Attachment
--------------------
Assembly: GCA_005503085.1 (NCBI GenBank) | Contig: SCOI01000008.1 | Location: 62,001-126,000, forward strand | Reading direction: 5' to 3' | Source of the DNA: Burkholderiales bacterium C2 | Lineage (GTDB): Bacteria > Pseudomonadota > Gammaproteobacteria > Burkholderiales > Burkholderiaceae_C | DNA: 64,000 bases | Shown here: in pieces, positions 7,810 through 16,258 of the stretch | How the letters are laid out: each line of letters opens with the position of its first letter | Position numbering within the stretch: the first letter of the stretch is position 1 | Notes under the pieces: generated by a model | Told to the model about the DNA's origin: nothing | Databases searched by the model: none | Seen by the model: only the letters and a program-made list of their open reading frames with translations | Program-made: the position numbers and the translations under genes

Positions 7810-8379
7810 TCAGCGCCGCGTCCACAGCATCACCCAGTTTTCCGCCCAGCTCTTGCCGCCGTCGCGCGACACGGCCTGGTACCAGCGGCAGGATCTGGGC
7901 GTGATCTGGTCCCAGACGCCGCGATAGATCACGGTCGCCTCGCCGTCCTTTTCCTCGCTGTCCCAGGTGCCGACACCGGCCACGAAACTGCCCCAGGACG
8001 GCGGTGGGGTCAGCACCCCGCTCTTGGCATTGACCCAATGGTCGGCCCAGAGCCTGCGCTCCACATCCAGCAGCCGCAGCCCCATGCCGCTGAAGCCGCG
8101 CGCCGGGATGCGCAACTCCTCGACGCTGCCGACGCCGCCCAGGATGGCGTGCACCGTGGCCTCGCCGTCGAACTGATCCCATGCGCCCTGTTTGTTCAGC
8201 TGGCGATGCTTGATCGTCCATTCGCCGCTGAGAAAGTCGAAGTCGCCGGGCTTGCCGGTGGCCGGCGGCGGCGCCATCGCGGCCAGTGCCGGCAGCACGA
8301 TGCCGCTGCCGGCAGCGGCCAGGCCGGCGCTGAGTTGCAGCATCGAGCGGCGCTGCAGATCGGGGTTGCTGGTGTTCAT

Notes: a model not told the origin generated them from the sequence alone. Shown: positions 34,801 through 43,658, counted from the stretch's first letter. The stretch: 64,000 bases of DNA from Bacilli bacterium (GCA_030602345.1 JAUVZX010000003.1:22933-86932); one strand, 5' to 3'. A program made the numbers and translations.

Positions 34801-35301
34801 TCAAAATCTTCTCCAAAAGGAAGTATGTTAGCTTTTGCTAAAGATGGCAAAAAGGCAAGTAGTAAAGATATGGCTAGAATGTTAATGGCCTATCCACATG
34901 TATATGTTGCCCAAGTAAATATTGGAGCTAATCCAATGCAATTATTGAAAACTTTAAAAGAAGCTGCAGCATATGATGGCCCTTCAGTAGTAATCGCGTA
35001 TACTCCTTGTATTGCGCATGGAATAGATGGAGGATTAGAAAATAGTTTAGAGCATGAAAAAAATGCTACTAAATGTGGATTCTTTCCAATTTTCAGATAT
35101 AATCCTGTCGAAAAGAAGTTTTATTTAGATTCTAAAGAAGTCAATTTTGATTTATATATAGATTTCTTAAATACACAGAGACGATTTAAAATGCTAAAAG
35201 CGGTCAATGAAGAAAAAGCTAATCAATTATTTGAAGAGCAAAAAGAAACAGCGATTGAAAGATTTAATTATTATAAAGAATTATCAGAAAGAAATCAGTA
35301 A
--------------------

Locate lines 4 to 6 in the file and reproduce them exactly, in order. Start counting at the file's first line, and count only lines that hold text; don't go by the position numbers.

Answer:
7901 GTGATCTGGTCCCAGACGCCGCGATAGATCACGGTCGCCTCGCCGTCCTTTTCCTCGCTGTCCCAGGTGCCGACACCGGCCACGAAACTGCCCCAGGACG
8001 GCGGTGGGGTCAGCACCCCGCTCTTGGCATTGACCCAATGGTCGGCCCAGAGCCTGCGCTCCACATCCAGCAGCCGCAGCCCCATGCCGCTGAAGCCGCG
8101 CGCCGGGATGCGCAACTCCTCGACGCTGCCGACGCCGCCCAGGATGGCGTGCACCGTGGCCTCGCCGTCGAACTGATCCCATGCGCCCTGTTTGTTCAGC